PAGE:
One year ago many Brits would have had trouble telling you the county Salisbury is in – let alone the exact height of its cathedral’s spire.
But when former Russian secret service agent Sergei Skripal and his daughter Yulia were found slumped on a park bench near the city’s Maltings shopping centre one quiet Sunday, March 4 2018, all that changed.
The “wonderful town” famous across Europe “for its 123 metre spire”, as the two Russian men suspected of poisoning the Skripals so colourfully described it in that unforgettable RT interview, risked falling under a murky cloud of notoriety.
Swarms of police units descended on the medieval cathedral city, the Maltings was closed down for 82 days to be decontaminated, and only this month did the Prime Minister officially pronounce Salisbury to be entirely novichok-free – which she marked by mistakenly tweeting a photo of Bath.
But Theresa May’s twitter feed aside, the nerve agent attack has certainly put the Wiltshire city on the map. “In a strange way it’s probably the best thing that could have happened to the community,” says Deborah Fox from local arts hub Fisherton Mill. “It’s resulted in everyone coming together to promote Salisbury.” This has led, she adds, to a real uptick in the numbers of visitors over the past few months.
One of the clearest signs that the city is back open for business is the flurry of new restaurants, clothing stores and even pop-up tapas bars that have been setting up shop since the poisoning.
Emma Adams is one of these new business owners. This February, with help her from husband and two children, she launched The Tasty Tapas, a Spanish dining club which appears a few evenings a month in local artisan bakery, Henderson’s.
“You couldn’t help but notice the drop in footfall in the city immediately after the attack,” she admits. “At first we were nervous about opening – but the response has been fantastic. Everyone around is very supportive and the first few pop-ups have been completely booked up.” Having to face tragedy head-on, she explains, has in fact made the local population very aware of what is going on around them. “People are more engaged with the city than ever.”
So how has Salisbury managed to turn what initially sounds like the plot of a particularly dark James Bond film into a positive boost for the quaint West Country city? For Canon Robert Titley, the key to changing the narrative has been art.
“Initially people from outlying areas were scared to come in,” says Titley, who is both canon treasurer at Salisbury Cathedral and chairman of its Arts Advisory Committee. “But art can speak when words fail, and it came into its own after novichok.”
Just two months after the attack, while the clean-up operation was still on-going, the nave of the city’s cathedral became home to a flock of around 3,000 origami doves. The installation, designed by artist Michael Pendry, was intended as a poignant reminder of every person’s right to peace. Shops, homes and schools put up handmade paper doves in their windows as a symbol of hope for a fresh beginning for the city – some of which can still be seen today.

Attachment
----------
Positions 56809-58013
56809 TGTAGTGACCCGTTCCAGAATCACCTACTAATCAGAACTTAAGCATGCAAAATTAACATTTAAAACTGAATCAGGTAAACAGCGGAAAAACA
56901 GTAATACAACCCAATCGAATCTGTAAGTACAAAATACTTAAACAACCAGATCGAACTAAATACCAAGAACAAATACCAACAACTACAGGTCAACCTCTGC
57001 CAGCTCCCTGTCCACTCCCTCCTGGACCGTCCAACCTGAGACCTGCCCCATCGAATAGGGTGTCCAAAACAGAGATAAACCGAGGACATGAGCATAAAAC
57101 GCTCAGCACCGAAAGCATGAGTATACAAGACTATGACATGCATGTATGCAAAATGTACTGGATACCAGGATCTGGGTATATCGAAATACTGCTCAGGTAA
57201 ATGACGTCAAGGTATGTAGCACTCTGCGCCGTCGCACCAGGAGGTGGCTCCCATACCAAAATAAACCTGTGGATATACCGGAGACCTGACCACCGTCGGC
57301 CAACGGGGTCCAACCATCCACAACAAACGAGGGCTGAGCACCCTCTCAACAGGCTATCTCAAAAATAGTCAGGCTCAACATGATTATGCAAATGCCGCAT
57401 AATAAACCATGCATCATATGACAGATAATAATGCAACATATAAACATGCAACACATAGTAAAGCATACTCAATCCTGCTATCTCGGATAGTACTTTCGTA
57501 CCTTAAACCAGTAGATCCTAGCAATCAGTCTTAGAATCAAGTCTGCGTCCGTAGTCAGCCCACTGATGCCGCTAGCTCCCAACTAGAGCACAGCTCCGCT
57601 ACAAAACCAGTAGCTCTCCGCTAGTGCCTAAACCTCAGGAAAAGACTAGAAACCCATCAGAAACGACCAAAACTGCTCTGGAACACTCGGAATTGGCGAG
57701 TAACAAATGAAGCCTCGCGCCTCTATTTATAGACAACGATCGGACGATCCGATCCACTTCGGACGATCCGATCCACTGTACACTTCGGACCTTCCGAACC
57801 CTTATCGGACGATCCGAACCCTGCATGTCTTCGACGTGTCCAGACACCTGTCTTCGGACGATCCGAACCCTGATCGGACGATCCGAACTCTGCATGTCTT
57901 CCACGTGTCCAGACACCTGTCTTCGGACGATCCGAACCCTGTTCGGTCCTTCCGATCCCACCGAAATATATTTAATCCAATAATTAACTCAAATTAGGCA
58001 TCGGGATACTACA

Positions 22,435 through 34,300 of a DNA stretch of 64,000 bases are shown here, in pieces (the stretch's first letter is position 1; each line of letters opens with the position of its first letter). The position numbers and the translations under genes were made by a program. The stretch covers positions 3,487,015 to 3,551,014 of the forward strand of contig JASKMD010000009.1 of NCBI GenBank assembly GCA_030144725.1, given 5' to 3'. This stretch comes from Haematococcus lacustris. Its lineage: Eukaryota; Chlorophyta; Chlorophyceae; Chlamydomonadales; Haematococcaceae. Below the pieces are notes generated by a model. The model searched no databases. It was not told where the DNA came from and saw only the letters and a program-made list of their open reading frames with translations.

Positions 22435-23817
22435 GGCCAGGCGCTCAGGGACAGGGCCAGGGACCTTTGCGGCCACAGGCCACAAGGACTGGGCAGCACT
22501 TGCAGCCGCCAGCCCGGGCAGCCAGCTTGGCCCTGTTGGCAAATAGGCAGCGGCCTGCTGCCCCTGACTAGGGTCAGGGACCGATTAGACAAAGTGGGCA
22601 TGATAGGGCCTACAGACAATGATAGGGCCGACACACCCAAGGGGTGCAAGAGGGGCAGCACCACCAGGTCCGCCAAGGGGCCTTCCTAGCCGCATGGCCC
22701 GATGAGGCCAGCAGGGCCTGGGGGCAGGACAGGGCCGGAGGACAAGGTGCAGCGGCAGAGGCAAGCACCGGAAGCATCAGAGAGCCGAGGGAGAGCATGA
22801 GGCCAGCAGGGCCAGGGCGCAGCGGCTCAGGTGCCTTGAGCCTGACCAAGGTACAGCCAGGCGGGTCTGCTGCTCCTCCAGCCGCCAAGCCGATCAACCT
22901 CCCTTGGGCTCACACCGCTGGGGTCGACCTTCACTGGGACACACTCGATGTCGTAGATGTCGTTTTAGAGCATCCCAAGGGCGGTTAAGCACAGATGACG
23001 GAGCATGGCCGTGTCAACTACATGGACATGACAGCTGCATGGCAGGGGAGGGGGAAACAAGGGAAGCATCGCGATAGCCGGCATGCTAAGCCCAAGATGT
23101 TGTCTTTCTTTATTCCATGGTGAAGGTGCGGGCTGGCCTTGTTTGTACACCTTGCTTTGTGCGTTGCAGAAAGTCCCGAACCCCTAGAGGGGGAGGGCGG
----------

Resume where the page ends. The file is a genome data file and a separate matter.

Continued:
“We had planned to host the birds as part of our commemoration of the hundredth anniversary of the end of the First World War,” Titley explains. “But as events unfolded they acquired a new dimension of significance.”
An arts festival followed in August, which included craft events, an art trail across the city and a sold-out community opera. In December Salisbury Cathedral’s walls and cloisters were transformed by dancing illuminations as part of an dream-like light display. Entitled “From Darkness to Light”, it attracted over 50,000 visitors, and the accompanying Advent and Christmas services were “full to bursting”, Titley adds proudly.
The city also enjoyed its most successful pantomime season to date, with sold-out performances at the Salisbury Playhouse. “It just goes to prove that there is a real appetite for escapism and fun in Salisbury right now,” says Lucy Rouse of arts organisation Wiltshire Creative.
There has even been talk of replacing the bench where the Skripals collapsed with a piece of art as a further step forwards in the healing process.
Are locals happy to see the back of streams of military personnel and scientists in forensic suits? Certainly. But, adds Jane Morgan, Director of Communications at the Cathedral, recent events will not leave a permanent black mark on the city.
“No one would ever have wished last year to happen,” she says. “However, we have to look for the positive – all sorts of organisations and people were thrown closer together and relationships have been forged which could be a real source of strength in the future.”